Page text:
Senior center offers computer class, knitting needles

Neighbors

May 28, 1999|By Lourdes Sullivan | Lourdes Sullivan,SPECIAL TO THE SUN

STOPPING BY THE Savage Senior Center these days is an experience in variety. There are seniors participating in traditional activities, such as knitting, and others signed on to the Internet.

For those of us who remember watching ballgames and sitcoms in our imaginations while listening to the radio, the advent of the computer age didn't come as a surprise.

Well, not much of one. With the demands of work and raising a family, and then retirement, being on the cutting edge of technological development was not the highest priority for us.

It is embarrassing not to understand what the children and grandchildren are talking about. Remembering punch cards doesn't get much respect.

The Savage Senior Center and the PC Seniors of Howard County have a solution. They are offering classes in personal computers and the Internet for seniors at reasonable rates: $15 for three classes.

Additional lessons cost $8.

For the past three days, volunteer Vic McGonegal has been teaching Introduction to PCs with Windows to a class of four women in the Savage center's special activities room.

The bearded retiree is patient and calm, marks of a good teacher. Each student has a computer to work on.

Classes last for three mornings and are small. There is still space on June 9, 10 and 11, and in the July 21-23 series.

The teacher will cover word processing, spreadsheets and databases, too, if students are interested.

If you remember when television, color television, big computers, hand-held calculators and PCs made their debut, these classes are for you.

You can impress the grandchildren and astound your kids.

Call Edith Bennett at 410-880-5915.

Speaking of knitting, a dedicated group of seniors at the Savage center is knitting lap robes for nursing home residents and shut-ins.

Their fingers fairly fly with the knitting needles -- so fast, in fact, that running out of wool is a problem.

Anyone with leftover wool from an unfinished afghan or sweater project is urged to call the center at 410-880-5915 to arrange a donation.

The knitters will pick up the wool.

Bragging rights

Cindy Pettit, a Gorman Crossing Elementary School parent, wrote to brag about the school band's spring concert last week.

Gorman Crossing is the newest school in our area. This is its first year, so the concert reflects a great deal of work by parents, pupils and staff members, many of whom were unknown to each other a year ago.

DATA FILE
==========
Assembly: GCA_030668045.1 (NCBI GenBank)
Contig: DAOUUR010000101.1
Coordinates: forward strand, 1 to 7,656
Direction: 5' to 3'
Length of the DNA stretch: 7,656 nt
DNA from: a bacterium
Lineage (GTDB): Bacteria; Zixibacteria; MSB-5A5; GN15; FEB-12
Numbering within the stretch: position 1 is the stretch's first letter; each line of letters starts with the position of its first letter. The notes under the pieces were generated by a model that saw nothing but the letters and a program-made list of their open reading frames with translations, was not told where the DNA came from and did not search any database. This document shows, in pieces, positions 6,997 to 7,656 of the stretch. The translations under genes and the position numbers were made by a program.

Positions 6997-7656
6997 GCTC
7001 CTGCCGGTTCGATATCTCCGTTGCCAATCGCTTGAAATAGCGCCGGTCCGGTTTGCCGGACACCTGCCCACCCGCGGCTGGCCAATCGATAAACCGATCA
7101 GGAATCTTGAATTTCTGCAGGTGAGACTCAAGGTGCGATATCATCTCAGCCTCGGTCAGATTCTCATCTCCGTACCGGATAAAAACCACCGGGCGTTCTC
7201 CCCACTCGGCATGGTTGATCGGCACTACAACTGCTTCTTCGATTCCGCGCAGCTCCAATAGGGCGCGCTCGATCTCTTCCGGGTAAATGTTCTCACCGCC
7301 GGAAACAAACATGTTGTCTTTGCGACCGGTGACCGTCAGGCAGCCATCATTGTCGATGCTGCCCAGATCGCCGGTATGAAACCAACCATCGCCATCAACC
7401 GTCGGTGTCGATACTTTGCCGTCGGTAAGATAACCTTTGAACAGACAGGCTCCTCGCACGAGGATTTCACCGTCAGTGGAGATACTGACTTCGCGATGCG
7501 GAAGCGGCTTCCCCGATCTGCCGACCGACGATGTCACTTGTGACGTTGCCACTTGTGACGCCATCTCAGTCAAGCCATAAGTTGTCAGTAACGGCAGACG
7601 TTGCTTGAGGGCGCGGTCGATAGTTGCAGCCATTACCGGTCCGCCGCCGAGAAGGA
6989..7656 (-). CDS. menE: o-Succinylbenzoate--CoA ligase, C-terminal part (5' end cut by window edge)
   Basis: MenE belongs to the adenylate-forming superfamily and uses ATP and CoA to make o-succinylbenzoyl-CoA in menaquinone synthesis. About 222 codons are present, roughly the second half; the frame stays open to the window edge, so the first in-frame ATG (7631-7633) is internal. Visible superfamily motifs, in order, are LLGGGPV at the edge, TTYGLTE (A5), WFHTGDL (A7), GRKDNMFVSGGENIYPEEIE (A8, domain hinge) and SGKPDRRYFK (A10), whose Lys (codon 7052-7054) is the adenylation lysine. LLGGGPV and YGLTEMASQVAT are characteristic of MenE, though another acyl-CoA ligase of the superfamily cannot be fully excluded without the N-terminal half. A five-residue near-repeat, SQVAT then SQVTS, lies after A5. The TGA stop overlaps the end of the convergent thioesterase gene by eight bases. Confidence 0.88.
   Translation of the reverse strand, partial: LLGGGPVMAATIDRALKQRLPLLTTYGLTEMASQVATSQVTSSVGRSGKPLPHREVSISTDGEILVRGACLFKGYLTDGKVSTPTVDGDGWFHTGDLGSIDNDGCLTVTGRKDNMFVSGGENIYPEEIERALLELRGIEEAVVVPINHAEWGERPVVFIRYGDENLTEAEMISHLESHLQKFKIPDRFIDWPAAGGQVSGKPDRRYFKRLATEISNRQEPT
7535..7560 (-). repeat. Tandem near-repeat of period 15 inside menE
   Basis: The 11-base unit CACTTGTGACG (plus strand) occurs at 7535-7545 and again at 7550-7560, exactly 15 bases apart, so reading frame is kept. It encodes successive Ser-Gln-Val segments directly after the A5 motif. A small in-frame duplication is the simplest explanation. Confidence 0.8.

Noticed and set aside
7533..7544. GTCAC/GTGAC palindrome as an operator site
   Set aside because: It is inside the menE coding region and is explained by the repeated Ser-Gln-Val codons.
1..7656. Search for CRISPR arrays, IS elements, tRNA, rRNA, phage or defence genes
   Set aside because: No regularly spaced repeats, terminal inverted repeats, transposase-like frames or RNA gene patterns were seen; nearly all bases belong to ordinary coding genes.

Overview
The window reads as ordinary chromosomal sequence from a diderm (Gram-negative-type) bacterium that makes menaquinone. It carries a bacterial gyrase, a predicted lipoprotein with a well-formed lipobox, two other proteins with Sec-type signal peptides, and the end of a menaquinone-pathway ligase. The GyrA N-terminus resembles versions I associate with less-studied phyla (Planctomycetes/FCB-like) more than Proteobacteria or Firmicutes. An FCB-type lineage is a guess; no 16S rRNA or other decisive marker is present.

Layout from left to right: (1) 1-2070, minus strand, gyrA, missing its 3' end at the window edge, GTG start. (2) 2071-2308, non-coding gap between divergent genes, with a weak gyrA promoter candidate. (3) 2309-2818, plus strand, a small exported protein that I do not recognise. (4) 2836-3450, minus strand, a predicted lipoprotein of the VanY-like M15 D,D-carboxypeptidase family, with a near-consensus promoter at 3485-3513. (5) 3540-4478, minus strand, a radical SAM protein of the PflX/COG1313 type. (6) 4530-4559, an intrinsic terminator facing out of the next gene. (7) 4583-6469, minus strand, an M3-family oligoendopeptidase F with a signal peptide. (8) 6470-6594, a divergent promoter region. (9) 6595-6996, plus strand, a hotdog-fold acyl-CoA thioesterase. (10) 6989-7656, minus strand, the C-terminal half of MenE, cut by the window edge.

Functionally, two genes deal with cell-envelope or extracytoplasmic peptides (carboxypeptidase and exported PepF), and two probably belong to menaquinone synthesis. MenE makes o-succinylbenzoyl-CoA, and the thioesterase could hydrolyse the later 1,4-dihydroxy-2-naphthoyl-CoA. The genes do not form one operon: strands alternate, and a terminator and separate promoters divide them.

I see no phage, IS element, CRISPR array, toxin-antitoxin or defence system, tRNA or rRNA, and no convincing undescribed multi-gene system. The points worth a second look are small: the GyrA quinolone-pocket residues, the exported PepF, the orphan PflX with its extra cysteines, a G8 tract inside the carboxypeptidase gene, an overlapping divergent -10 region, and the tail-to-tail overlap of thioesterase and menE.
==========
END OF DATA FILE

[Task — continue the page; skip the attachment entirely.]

The school's excellent music teachers have given the children a running start. Ron Bowman, the instrumental director, led Hammond High's students to prize-winning status during his years there.

Bowman congratulated the band and chorus on the progress they have made since the winter concert.

Choir director Matt McCoy, assisted by accompanist David Foley, led the chorus. McCoy announced that Foley will begin student-teaching at Gorman Crossing next year.

By then, he will be an old hand at the school.

The advanced band played a crowd-pleasing piece -- "The Tempest," by Robert Smith -- and two other selections.

Congratulations on a job well done to the more than 75 young performers and their teachers.

Spreading the word

Countryside Fellowship Church on Baltimore Street in Savage has found a new way to spread the word of God: Members are handing it out to neighbors.

Anyone whose King James version of the Bible has not been opened in years can receive a more modern translation from the church free of charge.

Call 301-498-2125.

Library tales

The Howard County library is a resource for all of us.

Every year, the hard-working denizens of the stacks find better ways to ferret out information for the public. In recent years, they've gone online, held summer reading programs and planned a veritable rainbow of activities.

It's hard to keep up with all the new offerings.

Now the children's staff is targeting day care providers.

The library is offering a visiting storyteller service, with a storyteller who visits day care homes on a regular schedule to read to the children.

Details about the program and other services -- including toys available for checkout, video collections, books on early childhood education -- will be discussed at the Savage library from 10 a.m. to 12: 30 p.m. June 19.

Registration, which is required, begins June 5.

For information, call Susan Morris at 410-313-7783.

Pub Date: 5/28/99

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